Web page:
Bandy's career reached a peak in 1979. During that year, he teamed up with Janie Fricke in 1979 for "It's a Cheatin' Situation." The song became a number three hit and won the Song of the Year award from the ACM. Bandy had another successful duet that year with Joe Stampley. The pair released Just Good Ol' Boys, which became one of the most popular albums of the year, spawning the number one title track and the Top Ten "Holding the Bag." Like his pairing with Fricke, the duet with Stampley was an award-winning combination, as the duo won the Country Music Association's Duet of the Year and the ACM's Duo of the Year awards in 1980. Bandy also had a pair of major solo hits with the number one "I Cheated Me Right Out of Her" and the Top Ten "Barstool Mountain."
During 1980, Moe Bandy's winning streak continued with the Top Ten hits "Yesterday Once More" and "Following the Feeling," a duet with Judy Bailey. Bandy teamed up Stampley again in 1981, which proved as successful as the duo's first outing. The pair again reached the Top Ten with "Hey Moe Hey Joe" and charted with "Honky Tonk Queen." With "My Woman Loves the Devil Out of Me" and "Rodeo Romeo," Bandy had a pair of solo hits the same year. For the next two years, he regularly charted in the Top 20, both as a solo act and with various duet partners, including Becky Hobbs on the Top Ten 1983 hit "Let's Get Over Them Together." However, none of his songs caused the sensation of "Where's the Dress," a parody of Culture Club's Boy George recorded with Stampley. Although Boy George sued the duo, the song was a major hit, winning an award for Best Country Video from the America Video Awards and the New York Film Festival.
Moe Bandy switched record labels in 1986, signing with MCA/Curb. Not only did he change labels, he changed producers, abandoning his old collaborator, Ray Baker, for Jerry Kennedy. Appropriately, the sound of the singer's records changed as well. No longer were they modern-day honky tonk; they were slicker and more pop-oriented. Ironically, the change in sound didn't bring about more commercial success. For a brief time, Bandy continued to have Top Ten hits, including "Till I'm Too Old to Die Young" (1987) and "Americana" (1988), which became presidential candidate George Bush's campaign theme song; Bandy played Bush's Presidential Inauguration, as well as playing the White House twice in 1989. However, he wasn't faring as well on the country charts. His albums became increasingly safer and smoother, yet they failed to reach the peaks of his rowdier early material.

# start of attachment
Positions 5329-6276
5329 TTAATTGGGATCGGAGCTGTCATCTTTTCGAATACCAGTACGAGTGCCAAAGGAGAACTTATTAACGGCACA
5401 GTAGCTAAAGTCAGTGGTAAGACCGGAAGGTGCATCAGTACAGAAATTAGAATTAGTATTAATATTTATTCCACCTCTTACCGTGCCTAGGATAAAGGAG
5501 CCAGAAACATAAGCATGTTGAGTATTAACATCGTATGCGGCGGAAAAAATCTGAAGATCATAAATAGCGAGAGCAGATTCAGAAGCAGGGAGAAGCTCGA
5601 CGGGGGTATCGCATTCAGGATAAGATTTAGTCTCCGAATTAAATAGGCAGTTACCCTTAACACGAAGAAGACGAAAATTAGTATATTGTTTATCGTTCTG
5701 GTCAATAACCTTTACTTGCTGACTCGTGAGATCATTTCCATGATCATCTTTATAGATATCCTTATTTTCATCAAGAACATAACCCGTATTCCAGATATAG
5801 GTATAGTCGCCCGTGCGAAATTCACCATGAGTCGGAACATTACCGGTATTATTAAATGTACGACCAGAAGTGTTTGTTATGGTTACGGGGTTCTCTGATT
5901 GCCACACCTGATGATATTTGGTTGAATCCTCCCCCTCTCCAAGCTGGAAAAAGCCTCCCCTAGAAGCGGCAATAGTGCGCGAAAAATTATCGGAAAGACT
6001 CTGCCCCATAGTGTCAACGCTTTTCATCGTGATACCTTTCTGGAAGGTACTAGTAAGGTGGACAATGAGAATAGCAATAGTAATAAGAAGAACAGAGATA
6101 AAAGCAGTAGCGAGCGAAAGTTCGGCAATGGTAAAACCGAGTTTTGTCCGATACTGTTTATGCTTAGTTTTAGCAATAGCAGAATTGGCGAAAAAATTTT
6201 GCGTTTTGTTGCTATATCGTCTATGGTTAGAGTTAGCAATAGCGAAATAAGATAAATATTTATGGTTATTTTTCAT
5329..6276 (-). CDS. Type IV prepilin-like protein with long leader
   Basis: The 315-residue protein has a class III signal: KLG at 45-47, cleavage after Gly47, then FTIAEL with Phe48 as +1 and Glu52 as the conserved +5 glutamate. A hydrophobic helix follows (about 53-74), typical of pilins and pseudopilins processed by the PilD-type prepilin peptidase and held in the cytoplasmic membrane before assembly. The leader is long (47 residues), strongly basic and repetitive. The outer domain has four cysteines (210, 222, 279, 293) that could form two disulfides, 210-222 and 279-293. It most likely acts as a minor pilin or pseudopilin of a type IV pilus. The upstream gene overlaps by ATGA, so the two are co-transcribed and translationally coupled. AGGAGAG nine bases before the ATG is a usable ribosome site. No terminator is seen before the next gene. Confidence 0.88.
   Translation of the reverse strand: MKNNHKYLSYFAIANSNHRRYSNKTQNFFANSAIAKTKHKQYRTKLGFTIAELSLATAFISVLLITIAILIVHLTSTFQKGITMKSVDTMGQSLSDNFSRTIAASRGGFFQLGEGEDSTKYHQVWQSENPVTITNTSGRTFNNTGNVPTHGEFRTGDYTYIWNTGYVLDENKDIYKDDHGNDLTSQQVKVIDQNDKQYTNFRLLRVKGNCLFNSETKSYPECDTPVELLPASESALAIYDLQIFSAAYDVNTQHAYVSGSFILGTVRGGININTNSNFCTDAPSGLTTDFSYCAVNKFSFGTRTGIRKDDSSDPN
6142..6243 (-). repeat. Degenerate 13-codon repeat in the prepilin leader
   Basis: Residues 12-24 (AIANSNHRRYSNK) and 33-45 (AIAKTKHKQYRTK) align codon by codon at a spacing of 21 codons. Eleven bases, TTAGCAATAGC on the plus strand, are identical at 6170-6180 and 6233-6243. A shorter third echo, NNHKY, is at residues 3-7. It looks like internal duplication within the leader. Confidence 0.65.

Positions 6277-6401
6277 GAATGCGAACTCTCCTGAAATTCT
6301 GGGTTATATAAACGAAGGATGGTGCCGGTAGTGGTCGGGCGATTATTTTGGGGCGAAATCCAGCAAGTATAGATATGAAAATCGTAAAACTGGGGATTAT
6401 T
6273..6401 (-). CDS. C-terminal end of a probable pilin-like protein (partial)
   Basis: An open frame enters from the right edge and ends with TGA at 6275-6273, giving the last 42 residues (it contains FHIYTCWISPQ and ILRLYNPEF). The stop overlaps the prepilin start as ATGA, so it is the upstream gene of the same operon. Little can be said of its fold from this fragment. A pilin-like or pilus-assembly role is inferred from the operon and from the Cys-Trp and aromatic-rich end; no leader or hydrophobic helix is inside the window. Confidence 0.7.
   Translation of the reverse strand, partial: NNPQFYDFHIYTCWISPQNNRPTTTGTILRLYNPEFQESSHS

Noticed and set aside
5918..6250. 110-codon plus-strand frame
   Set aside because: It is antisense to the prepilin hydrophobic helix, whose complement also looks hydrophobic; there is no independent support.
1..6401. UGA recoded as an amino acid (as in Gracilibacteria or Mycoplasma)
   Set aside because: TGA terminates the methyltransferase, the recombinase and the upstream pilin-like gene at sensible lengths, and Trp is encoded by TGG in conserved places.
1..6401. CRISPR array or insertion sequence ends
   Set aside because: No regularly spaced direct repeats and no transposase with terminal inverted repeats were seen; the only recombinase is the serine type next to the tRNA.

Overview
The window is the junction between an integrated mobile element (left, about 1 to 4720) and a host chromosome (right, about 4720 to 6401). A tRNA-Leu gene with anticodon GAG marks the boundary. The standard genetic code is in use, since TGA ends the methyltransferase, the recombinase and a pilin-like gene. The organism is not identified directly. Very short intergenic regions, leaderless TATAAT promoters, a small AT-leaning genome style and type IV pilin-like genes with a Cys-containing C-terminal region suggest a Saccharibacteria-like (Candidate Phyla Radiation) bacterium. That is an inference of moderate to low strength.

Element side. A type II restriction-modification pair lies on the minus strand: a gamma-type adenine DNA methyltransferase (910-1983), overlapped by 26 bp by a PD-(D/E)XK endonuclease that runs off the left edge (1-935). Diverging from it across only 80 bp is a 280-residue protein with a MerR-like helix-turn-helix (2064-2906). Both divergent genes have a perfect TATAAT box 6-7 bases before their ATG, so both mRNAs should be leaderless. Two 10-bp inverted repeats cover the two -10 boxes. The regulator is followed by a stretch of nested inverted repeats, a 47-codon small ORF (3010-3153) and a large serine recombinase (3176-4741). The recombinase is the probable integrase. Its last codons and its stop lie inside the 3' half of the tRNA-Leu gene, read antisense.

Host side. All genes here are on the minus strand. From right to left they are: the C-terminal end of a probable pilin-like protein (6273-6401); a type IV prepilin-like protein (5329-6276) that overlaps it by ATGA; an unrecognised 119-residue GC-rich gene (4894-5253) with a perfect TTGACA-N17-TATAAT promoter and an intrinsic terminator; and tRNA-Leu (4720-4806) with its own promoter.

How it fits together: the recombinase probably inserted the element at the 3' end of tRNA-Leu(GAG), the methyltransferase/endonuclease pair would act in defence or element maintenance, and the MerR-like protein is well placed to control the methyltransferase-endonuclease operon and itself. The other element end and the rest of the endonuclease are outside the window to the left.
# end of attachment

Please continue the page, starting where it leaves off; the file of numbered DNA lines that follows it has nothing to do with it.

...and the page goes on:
Bandy opened the Moe Bandy Americana Theatre in 1991, becoming one of many country performers to establish themselves in Branson, MO. Bandy frequently performs in the 900-seat venue with his Americana Band. His theater has been more popular than his records in the '90s and '00s, but for a time in the late '70s and early '80s he was one of the most popular and exciting singers recording. ~ Stephen Thomas Erlewine
Track List: Greatest Hits Volume Two
Track List: The Legend Continues...
Track List: Hank Williams, You Wrote My Life / Cowboys Ain't Supposed To Cry
Track List: The Ultimate Moe & Joe
Track List: Honky Tonk Amnesia: The Hard Country Sound Of Moe Bandy
Track List: Greatest Hits
Track List: Live In Austin Texas